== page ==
Buying a used car and then realizing there's a problem. Do you have recourse? Walt Kane explains.

It's a common complaint -- people say they buy a used car and then realize there's a problem. Do they have recourse? Walt Kane is in your corner to explain your rights and expose one common myth.

Walt Kane

Sep 1, 2022, 10:07 AM

Updated 653 days ago

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It's a common complaint -- people say they buy a used car and then realize there's a problem. Do they have recourse? Walt Kane is in your corner to explain your rights and expose one common myth.
Neeka has an issue with a used car dealer. She says she was sold a used car and returned it two days later after a mechanic check, but when she returned it, they didn't want to refund the money.
Neeka even sent pictures of what her mechanic found, and looking at them, it's clear why the mechanic thought there were problems.
But Neeka has a problem of her own, it's a big one -- simply put: cars are not returnable.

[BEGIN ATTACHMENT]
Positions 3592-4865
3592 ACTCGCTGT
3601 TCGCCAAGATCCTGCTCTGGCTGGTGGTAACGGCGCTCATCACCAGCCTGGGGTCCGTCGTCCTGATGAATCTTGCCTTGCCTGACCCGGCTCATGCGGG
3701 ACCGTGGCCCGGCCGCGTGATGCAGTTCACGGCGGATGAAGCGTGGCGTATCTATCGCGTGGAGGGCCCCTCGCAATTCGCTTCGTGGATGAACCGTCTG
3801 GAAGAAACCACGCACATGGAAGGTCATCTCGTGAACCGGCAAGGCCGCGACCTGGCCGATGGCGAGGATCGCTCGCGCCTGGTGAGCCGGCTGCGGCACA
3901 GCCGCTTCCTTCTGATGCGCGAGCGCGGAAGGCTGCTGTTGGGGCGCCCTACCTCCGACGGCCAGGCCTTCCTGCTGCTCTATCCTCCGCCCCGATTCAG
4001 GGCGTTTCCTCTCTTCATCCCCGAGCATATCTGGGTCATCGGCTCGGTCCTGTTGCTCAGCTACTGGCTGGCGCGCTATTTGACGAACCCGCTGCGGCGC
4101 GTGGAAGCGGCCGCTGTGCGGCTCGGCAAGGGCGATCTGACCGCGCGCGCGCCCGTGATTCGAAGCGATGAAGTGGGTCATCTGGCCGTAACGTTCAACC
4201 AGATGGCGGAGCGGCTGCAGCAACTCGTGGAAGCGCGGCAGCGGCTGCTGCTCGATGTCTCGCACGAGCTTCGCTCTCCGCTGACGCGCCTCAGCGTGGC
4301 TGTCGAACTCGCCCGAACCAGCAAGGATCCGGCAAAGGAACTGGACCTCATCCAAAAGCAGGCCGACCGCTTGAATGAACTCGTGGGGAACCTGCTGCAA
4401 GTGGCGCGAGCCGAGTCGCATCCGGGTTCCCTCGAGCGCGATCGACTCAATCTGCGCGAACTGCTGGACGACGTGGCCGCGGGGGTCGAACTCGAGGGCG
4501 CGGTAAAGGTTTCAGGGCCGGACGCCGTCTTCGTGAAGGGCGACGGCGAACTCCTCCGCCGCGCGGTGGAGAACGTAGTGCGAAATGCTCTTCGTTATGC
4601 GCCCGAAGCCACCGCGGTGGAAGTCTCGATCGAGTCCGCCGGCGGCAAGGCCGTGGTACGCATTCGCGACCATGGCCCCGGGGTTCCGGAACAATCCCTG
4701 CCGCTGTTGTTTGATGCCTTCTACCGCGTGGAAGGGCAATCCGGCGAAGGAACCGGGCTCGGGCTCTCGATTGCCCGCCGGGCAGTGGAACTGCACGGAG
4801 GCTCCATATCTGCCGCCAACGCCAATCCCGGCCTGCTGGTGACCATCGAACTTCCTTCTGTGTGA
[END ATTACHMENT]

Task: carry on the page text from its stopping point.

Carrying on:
Over the past few years, there's been a myth circulating on the internet and social media that says you have three days to return a car for a refund -- that's just not true. Once you sign the contract, the car is yours, so unless It's covered by a warranty or the used car lemon law kicks in, repairs are on you.
It’s a shame because Neeka did do something Walt always advises car buyers to do if possible: she got a mechanic to inspect the car, but you have to do that before you buy.
Do you have a consumer question, or know something Walt needs to investigate?
If you have a consumer question or a story that needs to be investigated, click here to see how you can get Kane in Your Corner.  


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